Madeleine detective kicked off case after blasting British police

Madeleine detective kicked off case after blasting British police
3 October 2007
The Daily Express
David Pilditch and Martin Evans in Praia da Luz

THE Portuguese detective leading the Madeleine McCann case was sacked last night.

Chief Inspector Goncalo Amaral was booted off the inquiry hours after launching an astonishing public attack on British police – claiming they had been duped by Kate and Gerry McCann.

Disgraced Amaral has been removed from the case, demoted to the rank of inspector, and stripped of his role as regional head of the Policia Judiciaria.

He was ordered to clear his desk at police headquarters in Portimao and will begin work in a new role at nearby Faro.

A Portuguese police spokesman said last night: "We cannot make any comment on the reasons for his dismissal.

"But we can confirm that he did not resign. He was removed from his post. The decision was taken by the national leadership of the Judicial Police." Amaral, who turned 48 yesterday, was taken off the case by his boss Alipio Ribeiro.

Last night a friend of the McCanns said: "The most important thing is that the inquiry is headed by someone who can do a professional job and help them find Madeleine." The couple's spokesman Clarence Mitchell said: "We are aware of what has happened and we simply cannot comment.

"However, Kate and Gerry have constantly said they are very willing to co-operate fully with the Portuguese authorities.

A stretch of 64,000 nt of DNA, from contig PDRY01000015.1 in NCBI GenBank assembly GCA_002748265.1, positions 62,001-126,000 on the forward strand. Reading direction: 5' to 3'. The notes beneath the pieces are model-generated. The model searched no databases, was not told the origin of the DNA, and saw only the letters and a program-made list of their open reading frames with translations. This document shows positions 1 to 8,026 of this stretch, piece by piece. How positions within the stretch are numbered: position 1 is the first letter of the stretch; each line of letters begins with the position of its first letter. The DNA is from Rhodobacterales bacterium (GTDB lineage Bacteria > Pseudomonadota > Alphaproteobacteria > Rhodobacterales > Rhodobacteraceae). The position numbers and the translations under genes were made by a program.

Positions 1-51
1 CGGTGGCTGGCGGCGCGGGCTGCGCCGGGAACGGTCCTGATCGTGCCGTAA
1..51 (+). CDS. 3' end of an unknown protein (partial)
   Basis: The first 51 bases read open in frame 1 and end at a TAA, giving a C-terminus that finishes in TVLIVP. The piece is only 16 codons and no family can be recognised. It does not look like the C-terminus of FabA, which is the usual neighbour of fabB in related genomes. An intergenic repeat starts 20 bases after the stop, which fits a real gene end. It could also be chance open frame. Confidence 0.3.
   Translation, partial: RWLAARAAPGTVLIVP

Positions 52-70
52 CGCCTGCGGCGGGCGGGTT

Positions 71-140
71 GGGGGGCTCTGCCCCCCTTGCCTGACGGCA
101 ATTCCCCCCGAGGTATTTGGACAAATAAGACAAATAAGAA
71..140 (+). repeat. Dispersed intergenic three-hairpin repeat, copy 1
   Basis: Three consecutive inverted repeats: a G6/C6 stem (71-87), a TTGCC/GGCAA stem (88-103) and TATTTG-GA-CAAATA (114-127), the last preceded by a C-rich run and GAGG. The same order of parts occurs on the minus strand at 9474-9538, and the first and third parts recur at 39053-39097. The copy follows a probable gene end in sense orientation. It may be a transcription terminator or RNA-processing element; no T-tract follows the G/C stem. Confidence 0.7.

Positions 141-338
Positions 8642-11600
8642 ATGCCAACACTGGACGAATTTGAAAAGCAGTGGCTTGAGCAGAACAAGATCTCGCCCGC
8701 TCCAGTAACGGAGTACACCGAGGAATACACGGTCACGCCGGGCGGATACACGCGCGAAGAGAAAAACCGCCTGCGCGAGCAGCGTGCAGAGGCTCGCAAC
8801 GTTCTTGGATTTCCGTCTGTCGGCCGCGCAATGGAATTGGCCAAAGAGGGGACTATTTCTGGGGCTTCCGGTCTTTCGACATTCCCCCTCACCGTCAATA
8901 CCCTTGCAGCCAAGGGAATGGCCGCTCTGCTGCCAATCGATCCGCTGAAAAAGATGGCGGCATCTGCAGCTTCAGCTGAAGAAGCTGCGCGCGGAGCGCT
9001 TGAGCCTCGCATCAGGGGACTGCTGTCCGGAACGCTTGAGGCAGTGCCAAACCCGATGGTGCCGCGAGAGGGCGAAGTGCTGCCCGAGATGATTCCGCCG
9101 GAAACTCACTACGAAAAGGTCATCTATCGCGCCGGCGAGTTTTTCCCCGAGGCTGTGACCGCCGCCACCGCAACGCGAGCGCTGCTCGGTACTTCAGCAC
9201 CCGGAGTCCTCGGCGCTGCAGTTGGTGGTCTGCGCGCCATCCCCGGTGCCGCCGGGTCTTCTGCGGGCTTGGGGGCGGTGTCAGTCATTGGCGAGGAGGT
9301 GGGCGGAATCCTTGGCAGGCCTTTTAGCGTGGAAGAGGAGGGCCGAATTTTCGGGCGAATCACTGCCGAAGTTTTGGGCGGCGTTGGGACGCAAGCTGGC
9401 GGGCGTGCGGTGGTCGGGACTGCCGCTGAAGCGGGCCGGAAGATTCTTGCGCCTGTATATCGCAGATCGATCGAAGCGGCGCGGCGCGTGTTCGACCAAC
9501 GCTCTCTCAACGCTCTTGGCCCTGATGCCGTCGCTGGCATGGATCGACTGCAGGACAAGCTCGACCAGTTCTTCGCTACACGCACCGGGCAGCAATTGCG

They will continue to do so regardless of who is in charge of the hunt for Madeleine." The bombshell came after Amaral accused British police of shielding the McCanns.

He claimed they were only pursuing leads that could help clear the couple, and were hampering his investigation into the four-year-old's disappearance from her family's holiday apartment in the the Algarve.

The explosive outburst led to the first intervention by the Portuguese government, in a very public reprimand by the Justice Minister Alberto Costa.

Last night a Portuguese police source described Amaral's remarks as "the straw that broke the camel's back".

He had breached Portuguese law and broken his silence over the Madeleine case, claiming:

"The British police have only been working on what the McCann couple want them to and what suits them most." The McCanns have been warned they face jail if they speak about the case – but Amaral appeared unconcerned by the secrecy laws as he sneered at a line of inquiry being followed by Leicestershire Police.

Amaral said a tip-off sent to Prince Charles's website that Madeleine may have been snatched by a former employee at the Ocean Club complex had "no credibility whatsoever".

He told Portuguese newspaper Diario de Noticias: "The Ocean Club is in Praia da Luz, not in London.

"That means that anything in respect to the complex and the employees – current or ex – has been or is being investigated by the Policia Judiciaria.